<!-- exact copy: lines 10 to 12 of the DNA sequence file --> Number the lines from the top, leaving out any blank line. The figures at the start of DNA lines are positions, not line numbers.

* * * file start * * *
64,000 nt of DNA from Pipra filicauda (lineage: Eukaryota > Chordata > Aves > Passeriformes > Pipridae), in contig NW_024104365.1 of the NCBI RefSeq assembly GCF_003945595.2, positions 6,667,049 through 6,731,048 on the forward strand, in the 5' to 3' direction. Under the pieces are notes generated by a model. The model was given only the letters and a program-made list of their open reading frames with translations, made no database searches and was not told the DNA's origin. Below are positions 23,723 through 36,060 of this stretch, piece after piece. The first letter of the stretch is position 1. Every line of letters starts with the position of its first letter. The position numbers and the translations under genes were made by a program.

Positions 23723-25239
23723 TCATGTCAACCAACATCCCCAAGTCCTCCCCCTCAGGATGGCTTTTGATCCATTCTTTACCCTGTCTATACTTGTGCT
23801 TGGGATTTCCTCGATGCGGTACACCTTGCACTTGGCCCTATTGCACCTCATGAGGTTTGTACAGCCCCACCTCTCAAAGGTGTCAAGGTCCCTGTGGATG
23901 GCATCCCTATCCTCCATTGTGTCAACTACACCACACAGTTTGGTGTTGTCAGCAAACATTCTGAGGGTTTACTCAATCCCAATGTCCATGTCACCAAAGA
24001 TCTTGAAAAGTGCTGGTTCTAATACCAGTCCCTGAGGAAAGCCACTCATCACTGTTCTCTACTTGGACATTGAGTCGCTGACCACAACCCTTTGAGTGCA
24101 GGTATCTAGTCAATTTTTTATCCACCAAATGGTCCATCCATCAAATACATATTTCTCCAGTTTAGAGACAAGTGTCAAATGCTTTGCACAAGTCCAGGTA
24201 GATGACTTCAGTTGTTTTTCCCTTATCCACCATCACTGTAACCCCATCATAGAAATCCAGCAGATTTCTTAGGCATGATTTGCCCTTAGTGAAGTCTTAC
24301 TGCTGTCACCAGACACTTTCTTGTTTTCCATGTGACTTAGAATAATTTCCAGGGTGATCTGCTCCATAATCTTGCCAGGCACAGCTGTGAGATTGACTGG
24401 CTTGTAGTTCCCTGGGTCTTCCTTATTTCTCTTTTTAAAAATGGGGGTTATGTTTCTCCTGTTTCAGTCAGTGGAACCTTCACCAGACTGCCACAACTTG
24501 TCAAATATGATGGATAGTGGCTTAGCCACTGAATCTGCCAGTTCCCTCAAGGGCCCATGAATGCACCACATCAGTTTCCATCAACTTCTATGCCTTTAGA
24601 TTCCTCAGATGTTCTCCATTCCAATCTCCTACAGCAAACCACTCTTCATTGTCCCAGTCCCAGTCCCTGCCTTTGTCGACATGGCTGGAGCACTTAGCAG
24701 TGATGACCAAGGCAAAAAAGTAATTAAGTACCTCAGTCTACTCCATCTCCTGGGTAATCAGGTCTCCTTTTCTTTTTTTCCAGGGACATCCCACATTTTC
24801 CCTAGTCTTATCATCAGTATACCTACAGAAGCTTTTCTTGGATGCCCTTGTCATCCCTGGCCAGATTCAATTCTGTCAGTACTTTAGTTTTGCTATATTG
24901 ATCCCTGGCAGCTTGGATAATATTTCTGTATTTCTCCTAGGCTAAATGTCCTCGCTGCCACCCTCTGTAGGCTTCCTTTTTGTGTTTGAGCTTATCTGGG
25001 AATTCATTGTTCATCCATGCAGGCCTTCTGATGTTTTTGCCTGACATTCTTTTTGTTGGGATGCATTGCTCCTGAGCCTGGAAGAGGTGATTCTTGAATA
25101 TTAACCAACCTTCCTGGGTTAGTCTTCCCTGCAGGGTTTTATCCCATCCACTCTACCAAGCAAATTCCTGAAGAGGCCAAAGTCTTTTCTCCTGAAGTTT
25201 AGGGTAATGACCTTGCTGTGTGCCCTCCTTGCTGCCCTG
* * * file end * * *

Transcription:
24401 CTTGTAGTTCCCTGGGTCTTCCTTATTTCTCTTTTTAAAAATGGGGGTTATGTTTCTCCTGTTTCAGTCAGTGGAACCTTCACCAGACTGCCACAACTTG
24501 TCAAATATGATGGATAGTGGCTTAGCCACTGAATCTGCCAGTTCCCTCAAGGGCCCATGAATGCACCACATCAGTTTCCATCAACTTCTATGCCTTTAGA
24601 TTCCTCAGATGTTCTCCATTCCAATCTCCTACAGCAAACCACTCTTCATTGTCCCAGTCCCAGTCCCTGCCTTTGTCGACATGGCTGGAGCACTTAGCAG